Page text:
The 1953 Mickey Mouse cartoon The Simple Things is an average and in almost all ways unremarkable production. But what it has come to represent, at least to me personally, resonates on an emotional and sentimental level that goes beyond anything the actual short itself conveys.
The Simple Things certainly lives up to its title. Mickey and Pluto take a fishing trip to the beach where their primary antagonists are a persistent clam and overly annoying seagull. It follows the typical pattern of multi-character shorts, where each character has a separate vignette (Pluto with the clam; Mickey with the gull) and then reunite for an overall climax.
But what distinguishes The Simple Things, was that for all intents and purposes, it was essentially the last Mickey Mouse cartoon.
Granted, Mickeyâs Christmas Carol would be produced in 1983, and would be followed seven years later by the Prince and the Pauper. But they were both special productions– adaptations of literary works with more extended running times, and were not really akin to the typical 7-8 minute shorts produced during the studioâs first three decades. And while both Runaway Brain (1995) and Get a Horse! (2013) certainly match the just described criteria for classification as cartoon shorts, both stand more as happy and refreshing anomalies rather than a return to regularly produced theatrical short subjects.
No, despite these films and even the television-produced Mickeyâs MouseWorks, House of Mouse and the current Mickey Mouse Disney Channel/Youtube shorts, The Simple Things represented Mickeyâs retirement from the very art form that he as a character certainly defined and revolutionized. It would also foreshadow Walt Disneyâs own shuttering of the studioâs shorts department two years later in 1955.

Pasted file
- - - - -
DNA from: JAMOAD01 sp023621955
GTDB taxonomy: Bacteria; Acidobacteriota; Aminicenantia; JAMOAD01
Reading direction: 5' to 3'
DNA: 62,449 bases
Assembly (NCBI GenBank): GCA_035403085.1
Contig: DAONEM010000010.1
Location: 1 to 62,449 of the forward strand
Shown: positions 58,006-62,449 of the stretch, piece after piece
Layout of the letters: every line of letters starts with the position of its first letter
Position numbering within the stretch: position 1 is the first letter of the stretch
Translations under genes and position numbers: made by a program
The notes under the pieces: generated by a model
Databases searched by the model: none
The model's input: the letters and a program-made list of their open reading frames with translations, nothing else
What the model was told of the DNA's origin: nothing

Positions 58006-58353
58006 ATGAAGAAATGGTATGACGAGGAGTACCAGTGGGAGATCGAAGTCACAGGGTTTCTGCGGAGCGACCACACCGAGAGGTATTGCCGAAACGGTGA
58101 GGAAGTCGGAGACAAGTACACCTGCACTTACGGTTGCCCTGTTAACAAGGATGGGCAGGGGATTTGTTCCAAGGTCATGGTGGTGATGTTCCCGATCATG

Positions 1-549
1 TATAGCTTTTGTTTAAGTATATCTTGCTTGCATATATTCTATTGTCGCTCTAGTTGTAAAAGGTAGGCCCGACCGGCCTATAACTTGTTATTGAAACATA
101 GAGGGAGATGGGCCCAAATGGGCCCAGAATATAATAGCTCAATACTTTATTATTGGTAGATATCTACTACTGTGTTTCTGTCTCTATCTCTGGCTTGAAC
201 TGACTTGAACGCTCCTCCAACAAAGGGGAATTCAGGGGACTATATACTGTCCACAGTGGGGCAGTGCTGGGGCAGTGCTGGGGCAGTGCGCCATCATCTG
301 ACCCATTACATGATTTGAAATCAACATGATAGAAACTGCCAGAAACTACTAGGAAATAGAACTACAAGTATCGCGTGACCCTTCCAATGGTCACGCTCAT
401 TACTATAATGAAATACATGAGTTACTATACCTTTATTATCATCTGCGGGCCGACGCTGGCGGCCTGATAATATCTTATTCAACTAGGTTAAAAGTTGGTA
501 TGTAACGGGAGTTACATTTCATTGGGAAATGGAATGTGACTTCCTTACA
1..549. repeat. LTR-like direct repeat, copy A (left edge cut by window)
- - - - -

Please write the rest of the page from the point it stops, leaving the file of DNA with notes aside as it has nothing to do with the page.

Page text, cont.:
Mickeyâs retirement from film did not relegate him to the life of leisure embodied in the carefree fishing trip of The Simple Things. He quickly transitioned into a television personality via the Mickey Mouse Club and appearances on the Disney anthology program, and later into the roles of theme park ambassador and corporate icon. But he would with his costars–Donald, Pluto, and Goofy among others–leave behind the very form of entertainment that in fact had given birth to the Walt Disney Company.
I canât imagine that director Charles Nichols and his crew ever intended for the title of The Simple Things to imply anything beyond the cartoonâs theme and content. But in my studies and research of the short, it has always been identified as Mickeyâs last cartoon and in that context the title has always taken on an additional meaning for me. The song “The Simple Things” that opens and closes the film, provides more than a moment of bittersweet sentimentality when considered in the context of the then declining animated short subject, not just at Disney but across the rest of Hollywood as well.
The theatrical cartoons of 1930s, 1940s and 1950s are in many ways the simple things referenced by that songâs lyrics. As Mickey and Pluto no doubt journeyed to a rocky beach to escape their worries and troubles in The Simple Things, I and countless others still escape in a similar fashion to that simpler, yet always endearing animated entertainment of those bygone days.